Matthijs Aler is the CEO of Ohpen. Ohpen is a ruthlessly effective, cloud-native core banking engine. Matthjis has been working in online investment management since 2001. Matthijs believes managing company spend is easier when your policies are in order. Here’s what Ohpen did weekly to get through lockdown, what they kept a closer eye on and how transparency was a big deal for them.
Establishing spending rules
When it comes to spend management, Matthijs believes in organising day-to-day operations through spending policies and procedures. If employees know these rules, the business can prevent rogue spending.
You can also limit the payment methods that are available to employees, especially during a crisis. The more people with business credit cards and signing authority, the more spending you’ll see that wasn’t budgeted for.
To complement this, the finance team should follow their own monthly procedures of closing the books, creating balance sheets and sharing cash flow updates.
When management has access to these insights, they can help identify unnecessary spending and take proper measures.
Keeping the team in the loop
At Ohpen, transparency is key. Matthijs is in favour of opening up communication channels with the team. As CEO, he often gives them updates and shares insights into the financial performance of the company – including funding rounds, cash flow prognosis and cash runway.
This applies to the management team, as well. They have monthly sessions with Matthijs to talk about the numbers the team should be focusing on or need to evaluate.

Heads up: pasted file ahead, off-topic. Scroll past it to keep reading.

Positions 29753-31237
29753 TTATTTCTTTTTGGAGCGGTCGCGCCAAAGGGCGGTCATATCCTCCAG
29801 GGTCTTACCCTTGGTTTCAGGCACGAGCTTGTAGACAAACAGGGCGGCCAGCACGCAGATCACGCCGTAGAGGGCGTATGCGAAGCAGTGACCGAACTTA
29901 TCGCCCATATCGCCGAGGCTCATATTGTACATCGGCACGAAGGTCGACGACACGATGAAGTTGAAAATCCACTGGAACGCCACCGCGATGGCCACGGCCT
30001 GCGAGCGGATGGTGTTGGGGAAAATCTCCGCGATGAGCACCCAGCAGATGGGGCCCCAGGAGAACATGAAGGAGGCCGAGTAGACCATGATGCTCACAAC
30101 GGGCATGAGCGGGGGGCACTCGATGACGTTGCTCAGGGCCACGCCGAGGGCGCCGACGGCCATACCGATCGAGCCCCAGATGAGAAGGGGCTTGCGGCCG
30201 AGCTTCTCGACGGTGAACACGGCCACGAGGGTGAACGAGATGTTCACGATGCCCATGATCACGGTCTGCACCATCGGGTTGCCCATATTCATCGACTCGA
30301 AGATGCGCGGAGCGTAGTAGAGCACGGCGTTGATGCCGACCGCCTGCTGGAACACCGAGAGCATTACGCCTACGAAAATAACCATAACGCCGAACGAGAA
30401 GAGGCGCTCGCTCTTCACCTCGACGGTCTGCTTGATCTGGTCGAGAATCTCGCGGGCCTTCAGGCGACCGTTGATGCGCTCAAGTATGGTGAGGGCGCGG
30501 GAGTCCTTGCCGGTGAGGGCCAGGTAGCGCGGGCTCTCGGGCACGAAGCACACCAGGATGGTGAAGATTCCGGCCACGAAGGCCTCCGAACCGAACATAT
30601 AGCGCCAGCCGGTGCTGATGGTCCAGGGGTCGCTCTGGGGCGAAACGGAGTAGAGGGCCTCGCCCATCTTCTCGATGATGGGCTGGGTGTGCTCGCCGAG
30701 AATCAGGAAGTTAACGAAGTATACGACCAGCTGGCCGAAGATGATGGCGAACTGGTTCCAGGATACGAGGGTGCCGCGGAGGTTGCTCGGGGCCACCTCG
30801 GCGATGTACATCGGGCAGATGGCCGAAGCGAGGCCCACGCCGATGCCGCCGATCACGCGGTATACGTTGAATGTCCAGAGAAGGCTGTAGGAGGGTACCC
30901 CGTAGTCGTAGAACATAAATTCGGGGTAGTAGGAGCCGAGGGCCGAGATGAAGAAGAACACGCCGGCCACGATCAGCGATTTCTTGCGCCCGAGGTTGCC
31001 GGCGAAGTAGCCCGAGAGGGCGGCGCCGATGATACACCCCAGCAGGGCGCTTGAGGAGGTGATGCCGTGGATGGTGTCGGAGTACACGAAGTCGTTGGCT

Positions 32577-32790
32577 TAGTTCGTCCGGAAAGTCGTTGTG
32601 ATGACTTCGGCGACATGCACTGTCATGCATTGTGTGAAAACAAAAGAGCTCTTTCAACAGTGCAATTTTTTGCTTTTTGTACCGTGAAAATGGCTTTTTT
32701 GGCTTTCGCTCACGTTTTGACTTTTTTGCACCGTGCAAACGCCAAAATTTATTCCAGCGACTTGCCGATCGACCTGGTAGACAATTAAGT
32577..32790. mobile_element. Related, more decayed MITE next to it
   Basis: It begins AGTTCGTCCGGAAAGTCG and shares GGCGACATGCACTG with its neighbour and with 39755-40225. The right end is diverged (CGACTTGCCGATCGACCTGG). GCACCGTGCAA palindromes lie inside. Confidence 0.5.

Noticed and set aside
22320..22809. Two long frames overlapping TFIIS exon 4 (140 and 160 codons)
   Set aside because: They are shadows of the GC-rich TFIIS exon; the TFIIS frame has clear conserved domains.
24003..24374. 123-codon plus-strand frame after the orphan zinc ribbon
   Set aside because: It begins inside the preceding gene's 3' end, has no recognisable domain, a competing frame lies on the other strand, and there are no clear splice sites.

It helps when everyone’s on the same page. And with the COVID-19 crisis, the more information everyone has on the company situation, the easier it is for them to find answers to their problems.
Predicting the near future
In the past few months, Ohpen spotlighted cash flow metrics to monitor closely. This included revenue, costs, budgets and actuals.
They also made sure that client payments were in order and on time. By keeping their own invoicing and debtor management well organised, they could easily identify which clients were struggling to pay for invoices when they were meant to.
In a normal year, Ohpen have 12-month forecasts. But given current uncertainty, they planned for the next three and six months ahead using a week-by-week plan. In it they account for all fiscal clients and creditor/debtor-related elements.
This gives them a good view of what to expect from the business in the near future – a critical strategy in surviving a crisis.
Automating to fight the crisis
It’s essential for Ohpen to have a strong Order-to-Pay process. They’ve implemented an automated system to account for risk and the procurement process. Now, they can see factors such as unit price, risk, and frequency of orders on a granular level.
Automation allows them not only to make smarter decisions based on accurate information, but also to verify whether creditor invoices match each order.
It speaks to the value of upgrading traditional processes. In difficult times, automation can play a big role in your business’ survival.
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